Ask A Baltimore Expert: 5 Tips For Getting Your Child Ready For Kindergarten

August 12, 2016 8:00 AM

Photo Credit: Thinkstock

Preparing a child for kindergarten can be a daunting task – especially your first child. The child isn’t necessarily prepared for the structure of a classroom yet, and you may not know exactly what to expect yourself. Fortunately, there are experts who are ready and able to help you with this challenge, and Kaitlin Gaj is one of the most qualified you could expect to find. With a Masters in Education from Drexel University, Kaitlin taught Kindergarten for six years, and has engaged in one-on-one tutoring for most of her career.
Kaitlin Gaj
Total Tutoring Services
Odenton, MD
(443) 604-9358
www.totaltutoringservices.comWhile Kaitlin loved teaching Kindergarten, she wanted to start her own business where she could still be involved in education and have more flexibility for family.  She founded Total Tutoring Services in 2008 to accommodate the growing need for one-on-one tutoring in the Baltimore area. Today they work with 50+ tutors throughout Baltimore, Howard and Anne Arundel counties, providing in-home support in all academic subjects for students from Pre-K through 12th grade. What sets Total Tutoring Services apart is the uniquely customized approach to private tutoring.  At Total Tutoring they know that one size does not fit all – every student has unique needs and learning styles.  Each child’s tutor will create a customized study plan and tailor their lessons based upon their student’s strengths and needs.

Read With Your ChildReading with your child is hands down the most important activity you can do to help your child develop language and reading skills. Set aside a special time each day to read together. Read your child’s favorite books and rhymes over and over. Read favorites from your childhood, too. Talk to your child about the characters and the story. Let your child take more control by turning pages, pointing to the title of the book, and retelling some favorite parts of familiar stories.  Visit your local library and let your child choose their own books. Then go home, snuggle up, and help your child develop a love of reading.

Build Early Math SkillsOpportunities to teach our children basic math skills are all around us! As you go through the day, count the buttons on your child’s clothing as they get dressed, count how many times they can bounce a ball and count the stairs when heading up to bed. Point out numbers in print on a speed limit sign as you drive down the road or let them help you read the prices at the grocery story.  Cook together and have your child help you measure ingredients. Play a board game and count the dots on the dice and the spaces you need to move. Math can be made “real” and meaningful just by pointing it out in the world around you.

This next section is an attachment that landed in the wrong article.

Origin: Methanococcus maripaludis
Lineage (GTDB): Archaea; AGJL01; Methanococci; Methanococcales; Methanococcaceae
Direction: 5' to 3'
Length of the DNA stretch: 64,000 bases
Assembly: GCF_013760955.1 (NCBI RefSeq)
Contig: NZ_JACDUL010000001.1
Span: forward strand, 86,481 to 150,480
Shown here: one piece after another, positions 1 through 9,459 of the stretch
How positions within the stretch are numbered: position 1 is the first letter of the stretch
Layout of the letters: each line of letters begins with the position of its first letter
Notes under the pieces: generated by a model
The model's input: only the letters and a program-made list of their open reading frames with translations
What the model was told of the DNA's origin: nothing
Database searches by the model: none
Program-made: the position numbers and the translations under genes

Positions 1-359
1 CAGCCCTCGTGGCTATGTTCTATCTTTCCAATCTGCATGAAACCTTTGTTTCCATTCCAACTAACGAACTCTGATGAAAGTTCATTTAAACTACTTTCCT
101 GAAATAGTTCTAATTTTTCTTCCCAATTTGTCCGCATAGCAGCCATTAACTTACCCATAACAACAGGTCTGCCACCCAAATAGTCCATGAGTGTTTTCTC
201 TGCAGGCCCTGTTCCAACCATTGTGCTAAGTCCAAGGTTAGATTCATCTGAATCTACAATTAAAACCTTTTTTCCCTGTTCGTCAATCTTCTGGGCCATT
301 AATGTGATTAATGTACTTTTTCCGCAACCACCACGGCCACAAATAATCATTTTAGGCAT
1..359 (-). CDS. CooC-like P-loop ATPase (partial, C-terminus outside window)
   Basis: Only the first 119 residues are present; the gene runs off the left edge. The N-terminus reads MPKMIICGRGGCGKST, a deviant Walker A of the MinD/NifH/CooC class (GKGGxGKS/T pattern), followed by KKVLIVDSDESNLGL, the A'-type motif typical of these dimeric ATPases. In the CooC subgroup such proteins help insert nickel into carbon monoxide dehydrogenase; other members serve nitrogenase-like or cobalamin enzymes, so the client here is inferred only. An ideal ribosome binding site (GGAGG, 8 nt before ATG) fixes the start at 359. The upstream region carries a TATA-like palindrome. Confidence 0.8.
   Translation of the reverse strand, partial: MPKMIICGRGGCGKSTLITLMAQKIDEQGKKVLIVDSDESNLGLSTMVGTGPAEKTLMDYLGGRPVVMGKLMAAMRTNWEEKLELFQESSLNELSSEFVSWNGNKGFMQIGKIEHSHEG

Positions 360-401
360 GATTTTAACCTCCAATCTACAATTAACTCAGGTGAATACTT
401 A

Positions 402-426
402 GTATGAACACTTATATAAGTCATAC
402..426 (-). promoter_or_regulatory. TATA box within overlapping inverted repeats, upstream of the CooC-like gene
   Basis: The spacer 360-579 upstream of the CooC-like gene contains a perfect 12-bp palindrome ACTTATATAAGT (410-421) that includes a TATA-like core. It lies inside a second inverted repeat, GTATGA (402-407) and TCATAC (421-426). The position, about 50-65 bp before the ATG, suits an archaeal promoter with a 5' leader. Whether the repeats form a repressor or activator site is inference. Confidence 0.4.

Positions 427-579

Build Fine Motor SkillsGive your child crayons and paper often. Let them write letters, draw pictures or even just scribble. Drawing straight lines, curvy lines and shapes will help them to strengthen their hand muscles for writing letters and words later.  Let them explore with a variety of writing options, like colored pencils, crayons, markers and paint.  Introduce them to scissors and let them cut up play dough, magazines, straws and yarn. You will end up with a house full of confetti along with a happy child who is more confident in his or her cutting abilities.

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Encourage ResponsibilityIt’s so easy as parents to take responsibility for our children’s many, many things.  There is often so much of it and kids tend to be slower and it’s easier to just do it for them.  However, in Kindergarten they are going to be responsible for their own belongings and materials. Start early by teaching your child how to put away things when they are done playing with them at home. Encourage them to clean up their toys, put lids back on markers and crayons in the box. Encourage your children to take responsibility for their actions. Set the bar high, they will surprise you with what they can do.

Foster Independence and Self-Care SkillsImagine a classroom full of 20+ kindergarteners all needing help with their zippers, buttons, snaps, tucking shirts in, tying shoe laces, opening lunches, emptying folders, etc. Welcome to the world of the Kindergarten teacher.  As parents, you can do your part by teaching your child valuable self-care skills. Don’t assume that they can do something on their own just because you have always done it.  Allow them to dress themselves. Practice managing all those buttons, zippers and snaps both on their clothing and on their jackets.  At lunchtime give them the opportunity to practice opening containers, wrappers, bottles and juice boxes. Practice hand washing, nose blowing and coughing into their elbow. Practice, practice, practice! Your child’s teacher will love you for it.

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Joel Furches is a freelance writer and researcher for The Examiner and Logos Software, and also manages his own catalog of writing on Hub Pages. Joel is on the board of directors for Ratio Christi. He has a bachelors in Psychology and a Masters in Education.